After describing the U.S. initiative against offshore banks and the hoped for change in Swiss attitudes on enabling tax evasion, the article continues:
But the impression of change is misleading, regulators and members of the insular banking fraternity here say. The reality, they say, remains closer to business as usual.
Even as the Swiss authorities have nodded at cooperation with frustrated governments abroad, at home laws on the books since 1934 make violating client confidentiality a crime and require bankers to guard secrecy like priests or lawyers. Bankers who cooperate with foreign officials and violate their “duty of absolute silence,” as it is known here, potentially face home raids, prison, fines for secrecy violations and industrial espionage, and the ostracism of colleagues and friends.
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*** [B]ankers — caught in a vise of competing legal forces — are damned if they help either side. In the meantime, those being pressured to reveal their secrets or those of their clients to American and other foreign authorities investigating tax evasion and other crimes are maintaining their code of silence. For those bankers whose roles have brought legal charges abroad or the threat of them, that means avoiding extradition by staying within Switzerland, living life in legal and personal limbo.
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The situation is particularly galling to bankers — most at the midlevel — who say they are being pressured to take the fall for more powerful superiors in an industry that still jealously guards itself by closing its ranks.
Describing a life of secretive techniques worthy of James Bond (who quipped in a 1999 film, “If you can’t trust a Swiss banker, then what’s the world come to?”), bankers who were interviewed said that one of the practices under most intensive criminal investigation — the clandestine recruitment of clients in the United States — was not only known to their bosses, but was also part of a business model.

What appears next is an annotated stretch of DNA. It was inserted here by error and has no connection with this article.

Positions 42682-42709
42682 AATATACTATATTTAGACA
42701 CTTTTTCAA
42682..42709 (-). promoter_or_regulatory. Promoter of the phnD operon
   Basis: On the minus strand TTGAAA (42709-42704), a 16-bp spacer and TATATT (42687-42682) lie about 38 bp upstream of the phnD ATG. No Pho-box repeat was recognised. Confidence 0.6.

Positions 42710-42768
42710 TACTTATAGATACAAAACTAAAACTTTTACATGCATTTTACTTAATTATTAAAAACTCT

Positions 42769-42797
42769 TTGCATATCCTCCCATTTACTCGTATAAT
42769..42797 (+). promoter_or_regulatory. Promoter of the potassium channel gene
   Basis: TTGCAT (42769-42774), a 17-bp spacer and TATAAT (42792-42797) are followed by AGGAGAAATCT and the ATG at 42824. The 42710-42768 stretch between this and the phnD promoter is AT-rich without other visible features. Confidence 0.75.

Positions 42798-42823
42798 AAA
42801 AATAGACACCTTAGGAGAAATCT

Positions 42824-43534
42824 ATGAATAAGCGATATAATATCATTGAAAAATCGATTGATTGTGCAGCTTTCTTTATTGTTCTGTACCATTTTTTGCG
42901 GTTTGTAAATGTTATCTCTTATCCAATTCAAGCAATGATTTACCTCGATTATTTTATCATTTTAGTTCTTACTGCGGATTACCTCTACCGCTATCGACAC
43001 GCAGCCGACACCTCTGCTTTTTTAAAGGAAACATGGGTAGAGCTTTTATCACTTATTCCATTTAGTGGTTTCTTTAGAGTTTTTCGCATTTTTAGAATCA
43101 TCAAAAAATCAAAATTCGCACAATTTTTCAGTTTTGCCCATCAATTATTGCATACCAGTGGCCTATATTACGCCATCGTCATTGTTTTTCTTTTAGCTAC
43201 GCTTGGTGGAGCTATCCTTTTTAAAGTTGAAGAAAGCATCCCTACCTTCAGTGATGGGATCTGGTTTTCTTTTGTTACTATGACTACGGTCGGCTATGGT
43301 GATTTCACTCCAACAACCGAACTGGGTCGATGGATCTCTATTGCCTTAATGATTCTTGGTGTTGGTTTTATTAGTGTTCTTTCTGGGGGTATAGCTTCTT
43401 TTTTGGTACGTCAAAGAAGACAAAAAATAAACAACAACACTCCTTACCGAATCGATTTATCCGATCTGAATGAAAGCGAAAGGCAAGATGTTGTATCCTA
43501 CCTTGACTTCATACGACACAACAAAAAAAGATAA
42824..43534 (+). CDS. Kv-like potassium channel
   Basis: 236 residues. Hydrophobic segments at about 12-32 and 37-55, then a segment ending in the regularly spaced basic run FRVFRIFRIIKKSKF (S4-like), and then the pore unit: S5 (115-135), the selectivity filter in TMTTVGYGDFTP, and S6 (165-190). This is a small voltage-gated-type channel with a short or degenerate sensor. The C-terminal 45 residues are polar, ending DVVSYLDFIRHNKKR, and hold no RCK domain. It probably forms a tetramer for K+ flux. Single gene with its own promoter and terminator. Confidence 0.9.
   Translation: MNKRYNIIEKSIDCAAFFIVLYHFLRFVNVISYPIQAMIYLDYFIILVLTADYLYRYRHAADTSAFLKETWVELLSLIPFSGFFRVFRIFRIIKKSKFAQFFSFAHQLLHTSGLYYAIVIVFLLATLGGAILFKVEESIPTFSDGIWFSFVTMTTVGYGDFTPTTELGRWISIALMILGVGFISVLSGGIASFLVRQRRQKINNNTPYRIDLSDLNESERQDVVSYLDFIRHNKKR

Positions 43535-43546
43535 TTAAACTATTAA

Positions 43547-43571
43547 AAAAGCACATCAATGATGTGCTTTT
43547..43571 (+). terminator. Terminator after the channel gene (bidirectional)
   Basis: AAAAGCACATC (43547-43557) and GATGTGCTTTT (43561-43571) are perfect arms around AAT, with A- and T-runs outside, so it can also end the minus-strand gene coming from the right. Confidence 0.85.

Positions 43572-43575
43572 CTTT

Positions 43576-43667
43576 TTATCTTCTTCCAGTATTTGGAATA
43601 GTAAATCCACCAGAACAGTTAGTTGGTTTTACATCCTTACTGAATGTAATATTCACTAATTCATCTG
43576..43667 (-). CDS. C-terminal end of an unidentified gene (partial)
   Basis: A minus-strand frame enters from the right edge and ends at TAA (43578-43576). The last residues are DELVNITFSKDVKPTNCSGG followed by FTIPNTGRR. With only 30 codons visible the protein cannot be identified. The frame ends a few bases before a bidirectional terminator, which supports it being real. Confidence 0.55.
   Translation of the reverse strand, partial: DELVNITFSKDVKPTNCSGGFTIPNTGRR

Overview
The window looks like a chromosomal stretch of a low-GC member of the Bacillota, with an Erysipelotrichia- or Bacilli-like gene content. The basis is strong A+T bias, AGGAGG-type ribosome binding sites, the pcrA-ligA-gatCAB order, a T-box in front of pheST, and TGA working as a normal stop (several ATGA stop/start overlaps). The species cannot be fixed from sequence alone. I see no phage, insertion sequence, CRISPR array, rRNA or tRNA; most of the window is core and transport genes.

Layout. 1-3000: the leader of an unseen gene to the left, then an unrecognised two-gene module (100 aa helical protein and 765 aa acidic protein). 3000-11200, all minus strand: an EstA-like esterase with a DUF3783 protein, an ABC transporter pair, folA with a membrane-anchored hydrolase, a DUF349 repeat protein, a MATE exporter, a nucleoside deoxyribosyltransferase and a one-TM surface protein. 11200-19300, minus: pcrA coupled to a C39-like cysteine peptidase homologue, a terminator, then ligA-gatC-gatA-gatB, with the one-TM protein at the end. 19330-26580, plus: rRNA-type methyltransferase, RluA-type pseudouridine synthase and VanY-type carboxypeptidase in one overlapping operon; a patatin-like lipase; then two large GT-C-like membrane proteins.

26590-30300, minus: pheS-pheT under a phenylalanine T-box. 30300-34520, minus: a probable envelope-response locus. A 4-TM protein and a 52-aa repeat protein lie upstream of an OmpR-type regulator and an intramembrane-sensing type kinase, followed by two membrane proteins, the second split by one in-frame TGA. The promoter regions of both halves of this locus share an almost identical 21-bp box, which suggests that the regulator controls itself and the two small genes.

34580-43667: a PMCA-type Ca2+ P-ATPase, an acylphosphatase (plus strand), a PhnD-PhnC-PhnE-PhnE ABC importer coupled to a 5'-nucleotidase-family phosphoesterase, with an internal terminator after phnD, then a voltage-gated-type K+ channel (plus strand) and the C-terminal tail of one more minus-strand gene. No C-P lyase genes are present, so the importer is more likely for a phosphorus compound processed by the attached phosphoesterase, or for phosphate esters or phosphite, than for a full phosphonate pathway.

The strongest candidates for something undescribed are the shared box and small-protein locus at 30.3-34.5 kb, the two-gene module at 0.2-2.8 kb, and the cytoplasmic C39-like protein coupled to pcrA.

The bankers roamed the West and East Coasts of the United States with company instructions to recruit rich clients on a luxury circuit of five-star hotels, art exhibitions and tennis matches. Their bonuses, they said, depended on the business they cultivated and protected.After describing anecdotes of how the bankers operated, the article continues:
While such tales might seem to come from the heyday of Swiss banking, the culture continues, bankers, regulators and other experts say.
“Strictly nothing has fundamentally changed,” said Jean Ziegler, a Swiss sociologist and author. “The big issue in these banks is that violating secrecy is considered treachery.”
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Now employees are bracing as 100 or more Swiss banks are expected to turn over more than 1,000 names and information to the United States, according to the Swiss Bank Employees Association, a trade group. The Justice Department said those names would be used to investigate Americans who evaded taxes along with the banks, bankers and advisers.
“We are going to look very carefully that employees don’t have to pay for the strategies of their bosses,” said Denise Chervet, a spokeswoman for the association. “It’s unbelievable now that some of the top executives claim they didn’t know.”